Guidelines. Love ‘em or hate ‘em, we know they are an important tool to help us manage the massive range of problems we see in General Practice. As GPs we can’t know the ins and outs of the evidence base for every single condition we see, so are reliant on guideline groups to review the evidence for us, and present us with (we hope) a sensible and clear set of recommendations to help guide us and our patients. But we all know that the quality of the guidelines we are given can vary widely, whether it be due to the underlying evidence base, the way they are presented or whether the recommendations are achievable based on current service provision. We will all have seen recommendations in guidelines over the years where we take one look at them and go ‘crikey, that’s a bit strong…’ - our GP ‘sixth sense’ bleeping and highlighting a disconnect and gap between what we are being told to do and what we are actually able to do at the coal face. Ultimately guidelines need to have ‘buy in’ from both us and our patients.
One guideline that I suspect didn’t quite pass the GP and patient ‘buy in’ test for many of us was the British Society of Rheumatology (BSR) guideline on gout from 2017. The recommendation that all patients with even a single episode of gout should be commenced on urate lowering therapy (ULT), and that the target should be a stringent <300 µmol/l certainly raised a few eyebrows, including from the Drugs and Therapeutics Bulletin in 2018, and probably left many of us thinking ‘well, that’s probably not realistic’.
And indeed that has turned out to been the case. A recent study in The Lancet July 2022 used the Clinical Practice Research Datalink to assess how well the BSR guidelines were being followed in UK General Practice. None of us will be surprised to see that only about a third of people with a new diagnosis of gout were started on ULT within 12 months of diagnosis, with only 17.1% achieving the strict urate target of <300 µmol/l. The authors concluded that ‘Initiation of ULT and attainment of urate targets remain poor for people diagnosed with gout in the UK’ and that ‘implementation strategies to encourage the uptake of guideline-recommended treatments are urgently needed’. Really? These are just the sort of conclusions that make my hackles go up, and thankfully a timely article from the Drugs and Therapeutics Bulletin (DTB September 2022) came wading in….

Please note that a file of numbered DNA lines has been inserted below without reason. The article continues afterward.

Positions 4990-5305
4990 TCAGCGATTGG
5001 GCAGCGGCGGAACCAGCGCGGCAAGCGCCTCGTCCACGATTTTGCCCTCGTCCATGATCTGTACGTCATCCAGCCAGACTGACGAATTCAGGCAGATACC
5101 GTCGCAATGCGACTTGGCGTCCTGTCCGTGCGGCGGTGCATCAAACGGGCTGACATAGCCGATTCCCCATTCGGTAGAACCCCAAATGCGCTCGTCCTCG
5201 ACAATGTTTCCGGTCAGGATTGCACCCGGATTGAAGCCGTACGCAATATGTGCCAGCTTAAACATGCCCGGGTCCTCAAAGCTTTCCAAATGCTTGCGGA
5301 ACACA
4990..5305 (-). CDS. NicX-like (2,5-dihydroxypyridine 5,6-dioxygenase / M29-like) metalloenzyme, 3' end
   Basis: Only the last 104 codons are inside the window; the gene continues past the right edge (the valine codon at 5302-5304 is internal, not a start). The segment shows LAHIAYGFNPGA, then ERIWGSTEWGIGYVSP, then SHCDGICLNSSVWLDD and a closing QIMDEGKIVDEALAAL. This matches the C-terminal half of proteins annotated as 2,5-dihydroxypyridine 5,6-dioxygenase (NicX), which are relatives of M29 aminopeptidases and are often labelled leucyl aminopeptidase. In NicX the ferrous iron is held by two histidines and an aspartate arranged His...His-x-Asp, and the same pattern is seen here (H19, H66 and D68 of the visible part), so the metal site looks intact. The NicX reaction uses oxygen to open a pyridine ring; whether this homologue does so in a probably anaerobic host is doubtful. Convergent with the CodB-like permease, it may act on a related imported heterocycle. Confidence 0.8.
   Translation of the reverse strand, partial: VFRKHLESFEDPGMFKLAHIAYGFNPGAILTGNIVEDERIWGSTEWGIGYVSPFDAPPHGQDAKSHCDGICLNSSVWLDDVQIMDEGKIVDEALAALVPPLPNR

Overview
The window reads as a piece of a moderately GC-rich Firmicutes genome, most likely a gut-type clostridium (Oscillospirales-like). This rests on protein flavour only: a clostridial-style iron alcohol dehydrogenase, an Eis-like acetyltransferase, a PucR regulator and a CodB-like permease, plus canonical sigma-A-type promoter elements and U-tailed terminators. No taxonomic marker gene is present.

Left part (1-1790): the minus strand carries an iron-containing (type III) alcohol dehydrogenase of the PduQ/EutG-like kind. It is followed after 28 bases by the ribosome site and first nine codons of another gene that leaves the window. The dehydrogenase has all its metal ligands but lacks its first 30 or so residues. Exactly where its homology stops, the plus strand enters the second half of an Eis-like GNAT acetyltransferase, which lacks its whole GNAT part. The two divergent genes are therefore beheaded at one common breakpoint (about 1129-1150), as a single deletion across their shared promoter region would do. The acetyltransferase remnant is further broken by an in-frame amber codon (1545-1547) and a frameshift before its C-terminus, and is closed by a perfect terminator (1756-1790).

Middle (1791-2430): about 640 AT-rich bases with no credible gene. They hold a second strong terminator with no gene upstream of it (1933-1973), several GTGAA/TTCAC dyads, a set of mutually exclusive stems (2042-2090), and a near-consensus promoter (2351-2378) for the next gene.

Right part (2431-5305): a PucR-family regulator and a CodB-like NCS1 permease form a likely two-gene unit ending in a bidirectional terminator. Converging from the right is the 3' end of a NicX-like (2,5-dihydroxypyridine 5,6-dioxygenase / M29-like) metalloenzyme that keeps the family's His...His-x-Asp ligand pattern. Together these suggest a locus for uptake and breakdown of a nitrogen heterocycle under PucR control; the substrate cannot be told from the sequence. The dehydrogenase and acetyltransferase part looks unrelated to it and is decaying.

The DTB is a brilliant publication and is celebrating it’s 60th anniversary this year. It remains truly independent, a voice of reason, and (if needed) is willing to do a good hatchet job on any recommendations that don’t have a good evidence base. As the DTB pointed out this study didn’t address any important patient outcomes such as disease burden, the number of flares or the impact of ULT on those who were initiated on it. Essentially it just looked at various surrogate markers.
At about the time the Lancet study came out NICE was publishing its new guidance on gout (NG 219, June 2022), which the DTB also looked into. NICE have recommended more relaxed urate targets, with more of a focus on giving ULT to those at higher risk of gouty flares, which all seems eminently sensible. But even then, as the DTB point out, the quality of the evidence for ULT is low and very little of it is long term, which makes ULT a difficult ‘sell’ to patients who will be recommended to have it lifelong. On top of that there is no evidence identifying what urate levels should be aimed for, and that ultimately the target was chosen based on expert consensus. Finally, some of the recommendations were supported by cost-effectiveness analyses which did not include clinical time in the management of ULT (nice to know our time is valued…). It’s worth noting that the American College of Physicians do not recommend a ‘treat to target’ urate level for ULT, but rather a ‘treat to avoid symptoms’ strategy for when to use ULT and recommend against lifelong ULT for those with infrequent attacks. When you get international guidelines that can’t even agree on the outcome measure for a condition, you know the evidence base is pretty murky.
The Lancet study finished its interpretation with ‘If the evidence-practice gap in gout management is to be bridged, strategies to implement best practice care are needed.’ I would argue this is not an ‘evidence-practice’ gap, but simply an ‘evidence gap’ and that we are still a way off knowing what ‘best practice’ is.
For what it’s worth I think NICE have made a pretty good stab with the gout guideline - it seems reasonably sensible with pragmatic recommendations given the uncertain underlying evidence. We discuss the details of the new NICE gout guideline and the key differences from previous BSR recommendations in our new Hot Topics course, so why not sign up and join us on one of the upcoming live webinars to find out more!
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